Earthquakes are a serious threat to society and human beings. In order to implement measures to mitigate the consequences of earthquakes, the seismic hazard needs to be well assessed and known. Seismic hazard is defined as the probable level of ground shaking associated with the recurrence of earthquakes in a given time period. The assessment of seismic hazard is the first step in the evaluation of seismic risk. Seismic hazard is assessed by combining the history of past earthquakes with the knowledge of the present seismotectonic setting and the local properties of the waves generated by earthquakes.
We present the results of the 2004 generation of probabilistic seismic hazard assessment for Switzerland. This study replaces the previous intensity based generation of hazard maps from 1976. It is the first to systematically consider alleatory and epistic uncertainties and compute spectral hazard.
Based on a revised moment magnitude earthquake catalog for the period 1300 - 2002, sets of recurrence parameters (a, b-value and Mmax) are estimated for two models of seismotectonic sources zones, using two different completeness reporting models. To estimate alternative a- and b-value sets and their relative weighting, we introduce a novel approach based on the Bayesian information Criterion. From these input parameters, we simulate synthetic earthquake catalogs of 1 Million year duration, reflecting the difference in depth distribution between the alpine Foreland and the Alps. Using a new predictive spectral ground motion attenuation and scaling model (Bay et al., 2004), we estimate expected ground accelerations at 0.5 - 12 Hz for all of Switzerland and return periods of 100, 475, 1000, 2500 and 10'000 years.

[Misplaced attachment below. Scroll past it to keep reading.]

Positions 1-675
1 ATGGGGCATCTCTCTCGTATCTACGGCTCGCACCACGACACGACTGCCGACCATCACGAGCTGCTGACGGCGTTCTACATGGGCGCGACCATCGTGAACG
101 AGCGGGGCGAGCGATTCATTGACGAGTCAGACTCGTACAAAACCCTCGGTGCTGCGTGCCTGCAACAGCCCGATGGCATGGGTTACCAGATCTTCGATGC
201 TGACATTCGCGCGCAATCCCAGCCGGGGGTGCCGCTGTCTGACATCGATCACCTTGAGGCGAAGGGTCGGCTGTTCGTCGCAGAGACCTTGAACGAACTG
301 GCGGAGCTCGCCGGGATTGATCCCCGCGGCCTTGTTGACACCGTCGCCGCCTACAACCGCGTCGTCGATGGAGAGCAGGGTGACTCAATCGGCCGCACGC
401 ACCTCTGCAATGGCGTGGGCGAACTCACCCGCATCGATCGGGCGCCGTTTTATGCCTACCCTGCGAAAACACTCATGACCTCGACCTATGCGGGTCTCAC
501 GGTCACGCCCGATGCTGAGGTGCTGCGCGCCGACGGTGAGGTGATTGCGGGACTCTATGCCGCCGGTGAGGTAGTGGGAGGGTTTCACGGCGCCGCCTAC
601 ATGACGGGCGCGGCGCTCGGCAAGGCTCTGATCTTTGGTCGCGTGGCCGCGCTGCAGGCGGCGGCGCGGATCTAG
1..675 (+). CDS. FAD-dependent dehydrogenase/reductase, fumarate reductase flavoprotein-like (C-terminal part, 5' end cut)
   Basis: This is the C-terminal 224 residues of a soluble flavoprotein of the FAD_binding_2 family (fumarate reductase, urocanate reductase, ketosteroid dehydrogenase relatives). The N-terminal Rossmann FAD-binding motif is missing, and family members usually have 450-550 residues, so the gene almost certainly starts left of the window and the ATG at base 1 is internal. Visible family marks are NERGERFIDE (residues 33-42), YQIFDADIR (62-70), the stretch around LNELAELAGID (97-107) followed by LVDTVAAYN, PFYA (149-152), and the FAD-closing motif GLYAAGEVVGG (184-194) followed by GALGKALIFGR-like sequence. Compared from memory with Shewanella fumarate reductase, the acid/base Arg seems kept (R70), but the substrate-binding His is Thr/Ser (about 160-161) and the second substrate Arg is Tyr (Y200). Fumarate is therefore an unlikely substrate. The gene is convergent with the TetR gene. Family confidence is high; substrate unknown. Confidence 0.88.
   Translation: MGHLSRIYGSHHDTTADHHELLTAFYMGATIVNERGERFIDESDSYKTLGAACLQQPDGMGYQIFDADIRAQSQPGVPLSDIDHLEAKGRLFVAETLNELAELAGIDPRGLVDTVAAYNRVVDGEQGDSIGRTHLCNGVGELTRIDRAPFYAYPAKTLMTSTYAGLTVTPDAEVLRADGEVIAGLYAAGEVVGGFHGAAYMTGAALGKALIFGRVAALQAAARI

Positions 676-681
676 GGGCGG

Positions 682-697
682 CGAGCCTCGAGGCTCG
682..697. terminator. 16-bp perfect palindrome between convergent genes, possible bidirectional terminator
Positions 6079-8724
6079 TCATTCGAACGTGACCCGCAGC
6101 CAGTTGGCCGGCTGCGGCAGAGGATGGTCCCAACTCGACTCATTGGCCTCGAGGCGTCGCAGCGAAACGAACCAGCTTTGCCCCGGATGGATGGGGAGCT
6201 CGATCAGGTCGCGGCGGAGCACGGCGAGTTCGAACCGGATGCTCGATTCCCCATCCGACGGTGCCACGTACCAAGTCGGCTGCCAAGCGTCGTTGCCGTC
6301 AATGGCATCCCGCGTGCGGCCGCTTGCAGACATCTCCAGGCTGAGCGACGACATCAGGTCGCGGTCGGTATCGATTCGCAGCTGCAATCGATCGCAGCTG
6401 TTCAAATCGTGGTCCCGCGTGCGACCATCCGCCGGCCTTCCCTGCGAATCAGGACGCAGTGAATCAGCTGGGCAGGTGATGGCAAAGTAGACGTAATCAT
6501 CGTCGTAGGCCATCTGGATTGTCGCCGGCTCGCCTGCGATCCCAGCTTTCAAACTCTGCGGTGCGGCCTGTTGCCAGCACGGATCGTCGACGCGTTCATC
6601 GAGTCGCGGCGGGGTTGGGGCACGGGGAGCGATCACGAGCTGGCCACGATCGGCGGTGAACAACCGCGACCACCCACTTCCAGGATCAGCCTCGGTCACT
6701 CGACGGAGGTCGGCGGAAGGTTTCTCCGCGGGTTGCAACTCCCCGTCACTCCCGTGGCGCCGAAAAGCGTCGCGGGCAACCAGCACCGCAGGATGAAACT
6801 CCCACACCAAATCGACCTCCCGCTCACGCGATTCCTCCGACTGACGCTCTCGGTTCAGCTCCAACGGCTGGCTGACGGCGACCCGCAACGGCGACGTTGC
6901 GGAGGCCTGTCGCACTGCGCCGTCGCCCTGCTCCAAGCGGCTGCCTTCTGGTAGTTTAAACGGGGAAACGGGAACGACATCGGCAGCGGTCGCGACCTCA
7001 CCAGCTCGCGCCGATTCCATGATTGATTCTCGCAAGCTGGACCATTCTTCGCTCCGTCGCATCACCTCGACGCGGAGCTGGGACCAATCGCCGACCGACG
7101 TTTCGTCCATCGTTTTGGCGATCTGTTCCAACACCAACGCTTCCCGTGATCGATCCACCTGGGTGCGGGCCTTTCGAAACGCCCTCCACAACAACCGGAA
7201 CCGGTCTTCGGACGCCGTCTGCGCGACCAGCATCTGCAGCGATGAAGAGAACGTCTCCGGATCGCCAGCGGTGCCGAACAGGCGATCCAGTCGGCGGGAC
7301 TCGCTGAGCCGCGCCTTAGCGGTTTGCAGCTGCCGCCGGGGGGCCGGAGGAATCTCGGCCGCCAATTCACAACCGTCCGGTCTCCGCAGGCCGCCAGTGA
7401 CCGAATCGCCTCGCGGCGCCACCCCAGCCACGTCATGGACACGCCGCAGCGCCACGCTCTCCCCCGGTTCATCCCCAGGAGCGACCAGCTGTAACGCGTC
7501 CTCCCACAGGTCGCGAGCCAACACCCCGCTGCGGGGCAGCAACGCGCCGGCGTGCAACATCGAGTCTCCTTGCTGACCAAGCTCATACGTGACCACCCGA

The frequency of 5 Hz corresponds to the portion of the spectrum where the local soil conditions are likely to enhance seismic motion. This is also the resonance frequency of 2 to 5 story buildings representing the largest contribution to the building stock of Switzerland. In the map, blue to green colors indicate areas of expected moderate shaking and damage, while red to orange highlight areas expecting more severe shaking and damage in the next 475 years. The zones of higher hazard in Switzerland are the Wallis, the Basel region, Graubünden and the Alpine front. This hazard map is the basic input for the zonation of the Swiss territory and the definition of the design spectra included in the new national seismic building code SIA 261, which is valid since 2004.
For 1 Hz:
For 5 Hz:
Download the Report "Seismic Hazard Assessment of Switzerland, 2004" here.